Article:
Feedstock A was reduced at hydrogen flow velocities of 28 and 80 cm/second. A 2.86 times increase in hydrogen flow velocity from 28 to 80 cm/sec (800° C., 1 h.) caused a decrease in the FSSS particle size of the resultant W--Cu composite powder made from feedstock A from 1.75 μm to 0.96 μm. This is similar to the effect observed in the manufacture of tungsten powders.
Feedstocks A, B, C were reduced at two different temperatures, 800° C. and 750° C. The FSSS particle size of the reduced unmilled powder was decreased about 1.1 to about 1.4 times by a 50° C. decrease in reduction temperature. As a consequence of size reduction, the powder surface areas and, correspondingly, the oxygen content are increased. The reduced powders in Table 6 all had oxygen contents less than about 5000 ppm. For W--Cu composite powders reduced above about 850° C., excessive copper coagulation was observed. For powders reduced below about 700° C., the powders exhibited pyrophoricity because they were underreduced, had high surface areas, and had oxygen contents above 5000 ppm. Thus, it is preferable to reduce the W--Cu composite oxides between about 700° C. to about 850° C.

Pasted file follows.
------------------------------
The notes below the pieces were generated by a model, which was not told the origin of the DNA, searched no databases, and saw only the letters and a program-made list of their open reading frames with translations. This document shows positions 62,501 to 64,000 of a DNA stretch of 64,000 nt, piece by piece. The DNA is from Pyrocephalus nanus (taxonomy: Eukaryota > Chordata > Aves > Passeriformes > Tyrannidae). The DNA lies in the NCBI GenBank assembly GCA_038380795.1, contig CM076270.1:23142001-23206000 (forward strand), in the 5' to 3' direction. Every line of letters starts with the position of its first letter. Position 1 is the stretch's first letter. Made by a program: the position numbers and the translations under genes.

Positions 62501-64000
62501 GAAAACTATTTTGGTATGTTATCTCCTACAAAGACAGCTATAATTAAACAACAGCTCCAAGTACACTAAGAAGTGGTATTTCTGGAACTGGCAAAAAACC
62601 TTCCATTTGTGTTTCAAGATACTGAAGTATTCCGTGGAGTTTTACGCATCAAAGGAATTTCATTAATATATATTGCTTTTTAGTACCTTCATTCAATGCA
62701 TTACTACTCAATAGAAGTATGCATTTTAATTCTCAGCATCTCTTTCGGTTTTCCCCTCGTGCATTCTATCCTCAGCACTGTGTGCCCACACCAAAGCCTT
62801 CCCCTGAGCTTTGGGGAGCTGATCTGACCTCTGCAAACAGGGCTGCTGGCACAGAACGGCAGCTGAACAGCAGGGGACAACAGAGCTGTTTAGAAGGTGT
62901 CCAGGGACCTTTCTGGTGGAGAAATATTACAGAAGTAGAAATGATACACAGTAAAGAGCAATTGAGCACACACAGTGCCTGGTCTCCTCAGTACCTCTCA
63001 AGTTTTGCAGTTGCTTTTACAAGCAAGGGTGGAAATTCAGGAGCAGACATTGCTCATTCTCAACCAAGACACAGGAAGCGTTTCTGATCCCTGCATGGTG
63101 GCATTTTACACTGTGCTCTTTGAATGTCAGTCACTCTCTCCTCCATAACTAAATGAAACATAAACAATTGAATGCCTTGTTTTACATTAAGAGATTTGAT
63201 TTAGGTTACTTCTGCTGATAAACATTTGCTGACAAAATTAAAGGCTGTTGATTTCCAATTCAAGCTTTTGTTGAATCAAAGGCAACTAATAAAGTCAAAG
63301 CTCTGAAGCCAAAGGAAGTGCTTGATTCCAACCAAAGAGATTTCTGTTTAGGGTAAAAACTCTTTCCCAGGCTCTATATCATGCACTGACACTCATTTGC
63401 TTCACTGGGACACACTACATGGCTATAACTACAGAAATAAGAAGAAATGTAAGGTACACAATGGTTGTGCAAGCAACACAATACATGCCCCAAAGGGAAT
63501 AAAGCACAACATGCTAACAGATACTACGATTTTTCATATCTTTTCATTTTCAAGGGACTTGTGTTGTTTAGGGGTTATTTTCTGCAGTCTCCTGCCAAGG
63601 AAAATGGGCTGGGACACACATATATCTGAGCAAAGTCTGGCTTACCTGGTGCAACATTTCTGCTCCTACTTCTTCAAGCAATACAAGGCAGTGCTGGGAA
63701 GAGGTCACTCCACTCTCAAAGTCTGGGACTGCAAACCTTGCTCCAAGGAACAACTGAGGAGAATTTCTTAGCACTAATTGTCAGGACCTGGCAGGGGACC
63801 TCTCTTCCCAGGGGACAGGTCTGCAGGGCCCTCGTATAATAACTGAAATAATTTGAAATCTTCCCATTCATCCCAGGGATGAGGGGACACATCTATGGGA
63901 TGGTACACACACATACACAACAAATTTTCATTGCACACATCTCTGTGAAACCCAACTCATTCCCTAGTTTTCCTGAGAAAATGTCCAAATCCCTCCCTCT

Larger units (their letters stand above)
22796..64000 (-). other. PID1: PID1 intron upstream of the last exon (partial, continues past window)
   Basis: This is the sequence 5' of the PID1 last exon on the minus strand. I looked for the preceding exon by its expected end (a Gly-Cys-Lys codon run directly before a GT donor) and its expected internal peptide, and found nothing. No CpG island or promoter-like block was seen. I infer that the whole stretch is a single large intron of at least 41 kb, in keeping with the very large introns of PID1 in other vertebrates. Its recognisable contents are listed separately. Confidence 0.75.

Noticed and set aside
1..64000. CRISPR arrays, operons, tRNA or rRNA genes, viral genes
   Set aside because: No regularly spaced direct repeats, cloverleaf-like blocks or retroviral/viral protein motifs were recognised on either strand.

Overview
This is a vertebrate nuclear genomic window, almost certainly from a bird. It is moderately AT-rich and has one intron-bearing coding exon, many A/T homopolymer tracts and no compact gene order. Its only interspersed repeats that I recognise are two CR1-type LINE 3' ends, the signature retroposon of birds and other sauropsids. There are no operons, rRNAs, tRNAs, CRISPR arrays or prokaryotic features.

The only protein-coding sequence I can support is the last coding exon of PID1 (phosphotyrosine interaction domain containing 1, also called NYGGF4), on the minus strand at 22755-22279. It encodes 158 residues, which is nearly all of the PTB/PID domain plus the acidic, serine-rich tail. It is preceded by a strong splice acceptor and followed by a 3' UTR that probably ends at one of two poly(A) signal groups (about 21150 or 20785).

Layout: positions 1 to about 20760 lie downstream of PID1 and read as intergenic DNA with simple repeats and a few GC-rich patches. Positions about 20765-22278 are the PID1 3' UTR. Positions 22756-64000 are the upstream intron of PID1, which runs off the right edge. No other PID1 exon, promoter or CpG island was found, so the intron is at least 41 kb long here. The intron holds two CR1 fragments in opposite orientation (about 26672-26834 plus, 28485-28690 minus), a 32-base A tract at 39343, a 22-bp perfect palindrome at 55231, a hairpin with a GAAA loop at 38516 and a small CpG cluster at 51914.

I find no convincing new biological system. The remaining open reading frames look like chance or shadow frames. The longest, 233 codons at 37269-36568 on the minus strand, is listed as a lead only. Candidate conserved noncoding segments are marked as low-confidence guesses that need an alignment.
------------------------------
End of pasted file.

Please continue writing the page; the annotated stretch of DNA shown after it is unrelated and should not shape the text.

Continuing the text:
TABLE 6__________________________________________________________________________HYDROGEN REDUCTION OF W--Cu OXIDE COMPOSITESReduction Parameters Hydrogen UnmilledW--Cu Flow Holding Particle Size Distribution, μm SurfacecompositeTemp., Velocity, Time, Unmilled Rod Milled Area, O2,oxide° C. cm/sec hours D90 D50 D10 FSSS D90 D50 D10 FSSS m2 /g ppm__________________________________________________________________________A 750 28 1.5 24.9 8.0 1.6 1.42 6.1 1.5 0.5 0.72 1.42 1400B 750 28 1.5 28.8 9.2 1.9 1.27 6.5 1.5 0.5 0.75 1.30 1600C 750 28 1.5 14.1 5.5 1.4 1.27 2.6 1.0 0.4 0.78 1.27 1600A 800 28 1 28.80 10.60 3.00 1.75 5.40 2.10 0.6 1.15 0.69 820B 800 28 1 28.47 10.41 3.09 1.70 7.08 1.97 0.6 1.02 0.71 790C 800 28 1 15.60 6.40 2.40 1.52 3.90 1.80 0.6 1.18 0.72 800A 800 80 1.0 29.0 10.2 2.8 0.96 -- -- -- -- 0.89 1300A 750 80 1.5 27.1 7.1 1.5 0.85 -- -- -- -- 1.68 1800A 700 80 2.0 25.8 9.1 3.0 0.74 -- -- -- -- 3.65 3200D 800 28 1 31.5 12.6 2.9 1.80 7.5 2.6 0.8 1.25 0.56 1300__________________________________________________________________________
Composite metal powders consisting of two or more metal phases are more prone to oxidation and pyrophoricity than powders of a single metal. Passivation of the reduced W--Cu composite powders with nitrogen immediately after reduction dramatically decreases the powders tendency to oxidize and become pyrophoric. As an example, Feedstock A which was reduced at 700° C. using a hydrogen flow velocity of 80 cm/second had a submicron FSSS (0.74 μm), a high surface area and an oxygen content of 3200 ppm. After having been exposed to air for about 2 hours, the reduced powder became pyrophoric. When a similarly reduced powder was placed under nitrogen and passivated for about 2 hours, the reduced powder did not show any signs of pyrophoricity after 24 hours of exposure to air.
III. CONSOLIDATION OF W--Cu COMPOSITE POWDERS